Throughout the centuries, cultures across the globe have created unique and meaningful traditions to honor our remarkable loved ones who have passed away. Many of these celebrations of life hold space for the incredible relationships we shared and the ties that bind us together through generations, sharing the stories of our ancestors and our contemporaries alike.

In Mexico, Day of the Day is a holiday rich in culture and tradition, honoring the impact and legacy of the diamonds in our lives. By learning more about Day of the Dead decorations and their meanings, we can find new ways to celebrate our loved ones for decades to come. 

What Is the Day of the Dead?

Day of the Dead — or Dia de los Muertos — is believed to be the one day of the year that the souls of our past ancestors reunite with the living. Their lives are celebrated with food, drinks, and merriment. Day of the Dead is celebrated from midnight on November 1st until November 2nd. It is believed that the doors of heaven are opened on midnight of November 1st for children who have passed and November 2nd for adults.

November 1st is known as Dia de los Angelitos, or Day of the Little Angels. This is the day that families welcome the souls of children that passed away. On this day, families create an altar that includes their beloved little one’s favorite foods to encourage a visit. This helps families remember their loved ones who have passed and share their stories within their community. 

November 2nd is known as Dia de los Difuntos, a day specific to the return of adult family members. On this day, altars may consist of alcoholic beverages in addition to foods. Both celebrations generally take place at home, filled with fond memories and spending time with family. 

These celebrations concluded with the Day of the Dead, where the spirits of all souls come together for a reunion with the living. This is a public celebration and collective gathering to celebrate loved ones who have passed on. People dress up and paint their faces, preparing for parades in the streets, feasts, and music.

In preparation for visiting ancestors, families will prepare offerings (ofrendas) on altars that host pictures of their passed loved ones. Altars are decorated with bright marigold flowers and decadent foods in hopes of encouraging ancestor visits.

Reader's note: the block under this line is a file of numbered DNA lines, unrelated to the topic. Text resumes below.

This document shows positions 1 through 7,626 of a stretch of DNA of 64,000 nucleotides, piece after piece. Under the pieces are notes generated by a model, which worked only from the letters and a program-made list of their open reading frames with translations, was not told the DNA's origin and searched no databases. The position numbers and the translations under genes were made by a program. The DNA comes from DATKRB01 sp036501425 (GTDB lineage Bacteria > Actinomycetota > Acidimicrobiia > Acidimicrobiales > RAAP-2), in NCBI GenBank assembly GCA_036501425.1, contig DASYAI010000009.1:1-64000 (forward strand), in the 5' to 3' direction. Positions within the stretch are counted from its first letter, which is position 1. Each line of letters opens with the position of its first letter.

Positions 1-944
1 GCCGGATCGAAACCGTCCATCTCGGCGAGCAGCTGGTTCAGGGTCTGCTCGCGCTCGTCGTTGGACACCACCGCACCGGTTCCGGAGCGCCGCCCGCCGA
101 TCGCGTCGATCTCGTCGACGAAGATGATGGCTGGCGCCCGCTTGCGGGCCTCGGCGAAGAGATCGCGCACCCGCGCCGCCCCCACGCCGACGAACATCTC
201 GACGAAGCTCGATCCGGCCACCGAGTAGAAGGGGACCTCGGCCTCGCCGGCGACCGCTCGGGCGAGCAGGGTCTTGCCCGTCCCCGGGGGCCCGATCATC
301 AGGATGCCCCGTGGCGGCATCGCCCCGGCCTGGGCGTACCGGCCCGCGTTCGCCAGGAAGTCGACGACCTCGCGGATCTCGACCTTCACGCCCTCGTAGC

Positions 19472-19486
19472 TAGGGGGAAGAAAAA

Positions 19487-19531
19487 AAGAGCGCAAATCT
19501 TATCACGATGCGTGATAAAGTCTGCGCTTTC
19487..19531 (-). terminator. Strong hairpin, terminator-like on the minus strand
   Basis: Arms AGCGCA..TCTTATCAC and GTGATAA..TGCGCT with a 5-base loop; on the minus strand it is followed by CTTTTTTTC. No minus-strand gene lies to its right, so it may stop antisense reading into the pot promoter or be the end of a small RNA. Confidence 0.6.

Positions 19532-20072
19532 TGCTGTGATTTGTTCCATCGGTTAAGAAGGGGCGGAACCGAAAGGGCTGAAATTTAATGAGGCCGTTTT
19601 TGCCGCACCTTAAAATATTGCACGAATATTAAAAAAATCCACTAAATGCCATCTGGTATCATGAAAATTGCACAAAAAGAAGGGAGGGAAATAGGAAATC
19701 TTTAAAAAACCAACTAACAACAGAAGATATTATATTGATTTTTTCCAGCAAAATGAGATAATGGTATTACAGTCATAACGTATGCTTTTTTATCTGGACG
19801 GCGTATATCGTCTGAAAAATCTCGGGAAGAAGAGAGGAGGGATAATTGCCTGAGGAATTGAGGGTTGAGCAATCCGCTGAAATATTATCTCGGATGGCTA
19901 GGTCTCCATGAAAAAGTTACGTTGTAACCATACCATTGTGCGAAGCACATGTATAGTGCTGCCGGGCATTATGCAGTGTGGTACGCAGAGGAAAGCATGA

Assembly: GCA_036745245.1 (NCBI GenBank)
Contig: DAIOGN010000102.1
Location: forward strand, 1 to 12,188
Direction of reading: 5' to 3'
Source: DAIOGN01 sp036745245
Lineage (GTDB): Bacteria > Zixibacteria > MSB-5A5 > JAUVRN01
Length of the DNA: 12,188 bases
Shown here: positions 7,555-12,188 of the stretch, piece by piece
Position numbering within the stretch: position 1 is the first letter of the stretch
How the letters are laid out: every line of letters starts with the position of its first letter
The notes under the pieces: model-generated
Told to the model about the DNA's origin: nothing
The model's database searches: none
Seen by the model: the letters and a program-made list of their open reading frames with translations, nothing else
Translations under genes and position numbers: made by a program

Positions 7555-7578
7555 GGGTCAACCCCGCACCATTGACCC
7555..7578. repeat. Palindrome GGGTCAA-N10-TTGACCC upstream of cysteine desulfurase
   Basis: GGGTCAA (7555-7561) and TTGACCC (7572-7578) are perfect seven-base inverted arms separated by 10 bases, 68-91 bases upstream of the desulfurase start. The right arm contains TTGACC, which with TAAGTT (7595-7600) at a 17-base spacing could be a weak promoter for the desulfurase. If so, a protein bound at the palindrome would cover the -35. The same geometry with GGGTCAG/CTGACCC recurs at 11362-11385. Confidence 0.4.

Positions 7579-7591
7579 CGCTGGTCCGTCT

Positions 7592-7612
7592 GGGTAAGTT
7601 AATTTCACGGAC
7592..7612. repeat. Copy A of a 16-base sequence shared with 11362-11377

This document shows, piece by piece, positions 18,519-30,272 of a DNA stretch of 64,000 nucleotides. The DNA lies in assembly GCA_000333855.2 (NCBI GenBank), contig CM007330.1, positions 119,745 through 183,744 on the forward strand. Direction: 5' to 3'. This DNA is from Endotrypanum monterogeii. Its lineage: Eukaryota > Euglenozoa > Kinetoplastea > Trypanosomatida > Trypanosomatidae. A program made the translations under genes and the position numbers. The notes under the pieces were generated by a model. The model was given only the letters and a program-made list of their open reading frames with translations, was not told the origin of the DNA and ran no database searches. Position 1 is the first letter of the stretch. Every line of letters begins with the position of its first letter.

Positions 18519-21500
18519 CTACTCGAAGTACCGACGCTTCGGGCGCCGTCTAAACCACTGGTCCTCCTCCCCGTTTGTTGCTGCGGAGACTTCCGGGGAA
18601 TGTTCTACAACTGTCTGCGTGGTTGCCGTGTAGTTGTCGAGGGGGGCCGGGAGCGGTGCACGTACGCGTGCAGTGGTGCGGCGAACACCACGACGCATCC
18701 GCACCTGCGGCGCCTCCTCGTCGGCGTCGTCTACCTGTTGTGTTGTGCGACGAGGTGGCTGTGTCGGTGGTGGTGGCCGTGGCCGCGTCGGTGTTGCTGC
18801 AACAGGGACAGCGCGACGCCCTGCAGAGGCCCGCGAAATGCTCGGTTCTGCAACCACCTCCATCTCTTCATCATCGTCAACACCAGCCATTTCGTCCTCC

The History Behind the Holiday

Day of the Dead has rich roots in Aztec traditions, dating back over 3,000 years ago. The Aztecs believed that when a person died, their soul traveled into the Land of the Dead. The Land of the Dead had nine levels to get through before the soul could reach its final resting place, known as Mictlán

The Aztec people used to offer food and tools to their ancestors in order to help them pass these nine levels. This inspired traditions of leaving food and drink offerings during current Day of the Dead celebrations. 

Decorations and Their Meanings

The first thing that catches our eyes at Day of the Dead celebrations is their vibrant colors. In the United States, we associate the color black with death, mourning, and grieving the life that was lost. In contrast, Day of the Dead ceremonies honor their deceased loved ones through a time of celebration and great joy, hence the bright colors used throughout their decor. 

When preparing for Day of the Dead ceremonies and parades, there is a variety of traditional decorations that will almost always be included.

Papel Picado

Papel picado is perforated paper made with intricately cut designs, generally of skulls, floral designs, and animals. This piece is significant because the holes in the paper are believed to allow the souls to travel through them. The use of paper is also meant to signify the fragility of life. 

When the wind blows the tissue paper, it is supposed to be a reminder that the spirits have arrived to reunite with the living. Papel picado creates a magical feeling during the celebration, reminding us that our loved ones are near. 

Marigold Flowers

Marigolds are the chosen flower for the Day of the Dead. Their vibrant yellowish orange color and strong scent are believed to guide the spirits home to their families. Petals are typically laid on the ground in a path from the ofrenda, as a guide for the souls. 

Like papel picado, marigolds also represent the fragility of life. The colors of the marigold represent death, quite fitting of a symbol for the Day of the Dead. 

This flower was seen as sacred to Mictlantecuhtli, the god of the dead. 


The ofrenda is an important part of any Day of the Dead celebration as the altar that welcomes ancestors into the Land of the Living. Photographs are a common altar decoration that help us remember our incredible loved ones who we’re celebrating during the holiday. Not only are these a traditional piece of decor, but they also help us share the stories of our remarkable loved ones throughout the day. 

The ofrenda is meant to include four elements: earth, wind, fire, and water.